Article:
Monday, January 31, 2011

Ballets Russes :: The Art of Costume

One of the world’s richest collections of costumes from the famed Ballets Russes resides at the National Gallery of Australia and its now on display. Through 140 costumes from 34 productions from 1909 to 1939, the vivid and innovative dance design of the early 20th century will be brought to life on the 100th anniversary of the Ballets Russes.

When: 10th December '10 - 20th March '11
Times: Open 10.00 am – 5.00 pm every day | 7.00 pm viewings Saturday
Where: National Gallery of Australia, Parkes Place, Canberra, Australia

Want more information? Go to National Gallery of Australia.

Sunday, January 23, 2011

Solving a family puzzle from 1788

With Australia Day fast approaching, our thoughts here are turning to the invitation from Twigs of Yore to post details of the earliest piece of documentation we have about an ancestor in Australia. 

We've put our thinking caps on (as my nan says) and remembered that the earliest document my family has is on our ancestor William Aldridge. He arrived in New South Wales in 1791 as a convict sentenced to transportation for seven years. My cousin, Neil Hall, discovered William's original trial document at the London Metropolitan Archives. It was sitting in a musty box in the archives' office in central London, and our guess is it hadn't been looked at for decades, maybe even a century or two. The document was dated 12 September 1788, and stated that William was tried and convicted of stealing a linen sheet "with force and arms". He spent two years on the hulk Justitia at Woolwich before being transported. 

Finding the original document was a breakthrough in our family research, as details of William's crime had eluded us for years! 

Saturday, January 15, 2011

Inside History in newsagents nationally!

Want to know where you can find Inside History magazine Issue # 2 on sale, across all states and territories of Australia?

Find out which newsagents are stocking us in your state - click here to find your local stockist.

Thursday, January 6, 2011

To La Perouse we went

Standing on the La Perouse peninsula and looking at Botany Bay, you are reminded of the beauty of nature and we were left wondering why more people don't explore this historically rich corner of Sydney.

The original owners of the land were the aboriginal Kameygal people, and their proximity to the coast meant that they enjoyed a plentiful supply of fish. It was fish and chips, a love of history and the Australian beach that took us to La Perouse, in Sydney's eastern suburbs.

Bare Island, La Perouse | Source: Inside History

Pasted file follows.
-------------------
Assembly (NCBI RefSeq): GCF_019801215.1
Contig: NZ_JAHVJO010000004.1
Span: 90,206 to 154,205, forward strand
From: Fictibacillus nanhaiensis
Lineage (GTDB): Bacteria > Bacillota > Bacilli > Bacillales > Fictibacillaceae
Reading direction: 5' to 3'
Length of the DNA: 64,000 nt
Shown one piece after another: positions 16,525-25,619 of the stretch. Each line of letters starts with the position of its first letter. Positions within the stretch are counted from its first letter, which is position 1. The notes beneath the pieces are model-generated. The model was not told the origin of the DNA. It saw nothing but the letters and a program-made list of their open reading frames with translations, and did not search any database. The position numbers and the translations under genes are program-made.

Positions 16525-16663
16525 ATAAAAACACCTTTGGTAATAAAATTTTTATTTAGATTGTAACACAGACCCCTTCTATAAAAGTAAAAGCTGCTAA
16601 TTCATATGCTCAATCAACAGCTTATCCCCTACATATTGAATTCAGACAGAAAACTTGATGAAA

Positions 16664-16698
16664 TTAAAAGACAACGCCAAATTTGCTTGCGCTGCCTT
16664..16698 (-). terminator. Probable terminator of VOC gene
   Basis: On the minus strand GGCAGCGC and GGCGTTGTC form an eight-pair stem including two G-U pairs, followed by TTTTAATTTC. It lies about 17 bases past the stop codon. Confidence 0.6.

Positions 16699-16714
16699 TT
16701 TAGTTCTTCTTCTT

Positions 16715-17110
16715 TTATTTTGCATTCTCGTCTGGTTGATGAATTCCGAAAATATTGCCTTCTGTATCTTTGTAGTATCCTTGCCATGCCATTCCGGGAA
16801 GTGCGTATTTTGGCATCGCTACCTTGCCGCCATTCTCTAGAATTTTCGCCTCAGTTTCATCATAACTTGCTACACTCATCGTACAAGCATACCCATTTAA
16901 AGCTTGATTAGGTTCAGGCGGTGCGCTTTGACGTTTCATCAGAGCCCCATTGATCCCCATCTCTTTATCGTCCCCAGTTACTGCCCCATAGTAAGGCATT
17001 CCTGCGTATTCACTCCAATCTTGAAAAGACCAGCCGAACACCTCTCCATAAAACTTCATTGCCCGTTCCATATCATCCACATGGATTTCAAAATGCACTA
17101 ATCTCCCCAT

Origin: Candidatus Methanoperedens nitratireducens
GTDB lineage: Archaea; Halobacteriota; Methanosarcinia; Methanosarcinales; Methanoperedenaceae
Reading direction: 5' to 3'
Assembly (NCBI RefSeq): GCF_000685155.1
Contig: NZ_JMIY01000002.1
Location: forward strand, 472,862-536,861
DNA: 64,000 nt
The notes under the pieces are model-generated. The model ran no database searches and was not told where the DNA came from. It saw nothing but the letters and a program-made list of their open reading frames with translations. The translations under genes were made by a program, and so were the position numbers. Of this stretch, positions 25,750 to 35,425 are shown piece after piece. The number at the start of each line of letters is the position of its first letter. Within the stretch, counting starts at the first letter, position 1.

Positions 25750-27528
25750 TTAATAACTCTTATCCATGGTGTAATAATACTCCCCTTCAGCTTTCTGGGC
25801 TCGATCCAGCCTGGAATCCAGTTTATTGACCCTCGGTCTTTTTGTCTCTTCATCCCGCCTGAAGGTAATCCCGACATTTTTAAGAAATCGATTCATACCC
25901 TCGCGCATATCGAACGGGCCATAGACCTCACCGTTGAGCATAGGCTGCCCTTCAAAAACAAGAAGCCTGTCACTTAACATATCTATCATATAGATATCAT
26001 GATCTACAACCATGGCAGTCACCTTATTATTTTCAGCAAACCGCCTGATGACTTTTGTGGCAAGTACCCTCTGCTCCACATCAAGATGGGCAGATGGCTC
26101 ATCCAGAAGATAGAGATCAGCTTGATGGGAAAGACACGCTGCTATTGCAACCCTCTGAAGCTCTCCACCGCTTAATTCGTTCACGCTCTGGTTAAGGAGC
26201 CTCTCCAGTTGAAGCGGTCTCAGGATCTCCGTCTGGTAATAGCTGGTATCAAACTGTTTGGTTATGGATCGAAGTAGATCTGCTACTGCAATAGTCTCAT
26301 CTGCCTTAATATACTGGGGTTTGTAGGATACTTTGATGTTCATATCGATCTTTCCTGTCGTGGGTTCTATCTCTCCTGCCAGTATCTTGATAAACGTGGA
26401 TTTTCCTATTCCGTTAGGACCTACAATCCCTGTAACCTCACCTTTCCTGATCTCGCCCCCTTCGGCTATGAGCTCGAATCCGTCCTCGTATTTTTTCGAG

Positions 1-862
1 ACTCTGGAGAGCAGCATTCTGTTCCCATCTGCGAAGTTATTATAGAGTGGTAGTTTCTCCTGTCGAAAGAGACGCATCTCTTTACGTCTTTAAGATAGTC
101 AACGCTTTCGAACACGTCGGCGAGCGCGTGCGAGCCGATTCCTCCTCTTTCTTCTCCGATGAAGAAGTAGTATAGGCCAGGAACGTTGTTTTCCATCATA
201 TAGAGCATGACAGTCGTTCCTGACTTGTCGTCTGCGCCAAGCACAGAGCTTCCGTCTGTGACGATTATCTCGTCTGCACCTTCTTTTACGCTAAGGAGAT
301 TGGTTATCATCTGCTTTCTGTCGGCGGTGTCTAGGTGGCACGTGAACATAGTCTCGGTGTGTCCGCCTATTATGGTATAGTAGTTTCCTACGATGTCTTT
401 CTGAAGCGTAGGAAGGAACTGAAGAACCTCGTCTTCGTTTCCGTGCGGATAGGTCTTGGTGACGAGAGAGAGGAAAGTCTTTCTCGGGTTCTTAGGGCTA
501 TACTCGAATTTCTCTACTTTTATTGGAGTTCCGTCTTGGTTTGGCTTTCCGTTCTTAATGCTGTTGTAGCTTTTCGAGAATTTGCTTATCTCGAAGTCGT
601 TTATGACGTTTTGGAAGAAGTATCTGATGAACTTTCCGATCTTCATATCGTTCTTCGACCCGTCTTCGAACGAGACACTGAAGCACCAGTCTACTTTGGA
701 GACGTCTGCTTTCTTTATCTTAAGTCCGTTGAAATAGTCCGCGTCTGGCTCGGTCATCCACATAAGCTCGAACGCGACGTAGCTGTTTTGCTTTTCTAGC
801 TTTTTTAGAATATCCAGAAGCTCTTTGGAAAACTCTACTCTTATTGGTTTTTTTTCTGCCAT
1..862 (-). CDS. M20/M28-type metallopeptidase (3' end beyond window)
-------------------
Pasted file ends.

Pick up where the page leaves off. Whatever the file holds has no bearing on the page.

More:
Sandstone mural, Bare Island | Source: Inside History

One of the most interesting and yet beautiful parts of La Perouse is Bare Island and its 19th-century fortification in the Botany Bay National Park. The Bare Island fortification was built in 1885 to protect Sydney's Botany Bay from a feared Russian invasion. The fort is usually closed to the public but you are able to walk around the island, depending on the tide, and take in the views of the island and the surrounding beautiful beaches of Botany Bay. Entry by guided tours are available on Sundays at 1:30, 2:30. 3:30pm and you can buy tickets at Laperouse Museum, call on 02 9247 5033.

Old and new Botany | Source: Inside History

As we stood above the grave of Claude Francois Joseph Receveur, we realised just how much Botany Bay must have changed since the arrival of the First Fleet and Europeans to Australia. Pere Receveur was one of two chaplains in the French Laperouse expedition that arrived just a few days after the First Fleet in January 1788. He passed away on 17th February 1788, before his French navigator Captain Laperouse left Botany Bay and disappeared in the South Pacific. Traditionally visiting French ships lay a wreath on the grave and a mass is held annually. The 2011 Receveur Anniversary Mass will be held at La Perouse on 20th February. The NSW Governor, Professor Marie Bashir, will be in attendance.

Macquarie Watchtower | Source: Inside History

For more images, check out Inside History magazine's flickr.

How do I get there? Unfortunately, the trams don't run as they once did from Randwick but the buses - L94, 392, 394, 399 - still do and it's an easy drive from Sydney's airport or CBD. Check Sydney Buses route finder for details or use google maps for driving directions.

Saturday, January 1, 2011

Immigration Nation: The Secret History of Us

Showing on SBS1 at 8:30pm on Sunday, 9th January

Inside History magazine is looking forward to the SBS documentary, Immigration Nation: The Secret History of Us, the untold story behind Australia’s multicultural mix.

Immigration Nation is a three part series revealing how the present day Australian multicultural society was built. The documentary describes Australia's recent social history using interviews with eminent historians and the testimony of eyewitnesses - many of whom have never told their stories before. The series explores our recent past and explains Australia’s untold immigration story; a century long struggle to overcome the White Australia Policy that resulted in one of the world’s most multicultural nations.

The show also comes with an online resource centre, created in association with The Chocolate Liberation Front, featuring statistics on immigration, profiles of key politicians and contributors, and the ability for audiences to delve into the SBS archives to find out how Australia’s views on immigration have changed in the past 30 years.

The series kicks off on SBS1 at 8:30pm on Sunday, 9th January.